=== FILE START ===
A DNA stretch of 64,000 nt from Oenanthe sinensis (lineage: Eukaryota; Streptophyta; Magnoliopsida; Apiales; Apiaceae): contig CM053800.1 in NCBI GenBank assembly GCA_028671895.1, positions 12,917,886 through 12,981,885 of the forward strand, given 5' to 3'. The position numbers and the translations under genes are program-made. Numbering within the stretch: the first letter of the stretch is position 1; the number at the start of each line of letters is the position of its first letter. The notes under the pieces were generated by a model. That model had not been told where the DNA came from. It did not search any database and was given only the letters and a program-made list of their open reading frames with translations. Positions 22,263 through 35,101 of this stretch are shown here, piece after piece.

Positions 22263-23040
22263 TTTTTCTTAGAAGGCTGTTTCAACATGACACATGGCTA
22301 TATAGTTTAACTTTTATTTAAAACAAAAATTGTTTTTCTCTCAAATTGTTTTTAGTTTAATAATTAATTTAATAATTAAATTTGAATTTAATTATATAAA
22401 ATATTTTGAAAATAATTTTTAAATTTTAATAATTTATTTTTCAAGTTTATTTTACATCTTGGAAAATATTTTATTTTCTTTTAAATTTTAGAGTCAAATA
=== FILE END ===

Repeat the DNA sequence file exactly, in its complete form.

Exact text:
A DNA stretch of 64,000 nt from Oenanthe sinensis (lineage: Eukaryota; Streptophyta; Magnoliopsida; Apiales; Apiaceae): contig CM053800.1 in NCBI GenBank assembly GCA_028671895.1, positions 12,917,886 through 12,981,885 of the forward strand, given 5' to 3'. The position numbers and the translations under genes are program-made. Numbering within the stretch: the first letter of the stretch is position 1; the number at the start of each line of letters is the position of its first letter. The notes under the pieces were generated by a model. That model had not been told where the DNA came from. It did not search any database and was given only the letters and a program-made list of their open reading frames with translations. Positions 22,263 through 35,101 of this stretch are shown here, piece after piece.

Positions 22263-23040
22263 TTTTTCTTAGAAGGCTGTTTCAACATGACACATGGCTA
22301 TATAGTTTAACTTTTATTTAAAACAAAAATTGTTTTTCTCTCAAATTGTTTTTAGTTTAATAATTAATTTAATAATTAAATTTGAATTTAATTATATAAA
22401 ATATTTTGAAAATAATTTTTAAATTTTAATAATTTATTTTTCAAGTTTATTTTACATCTTGGAAAATATTTTATTTTCTTTTAAATTTTAGAGTCAAATA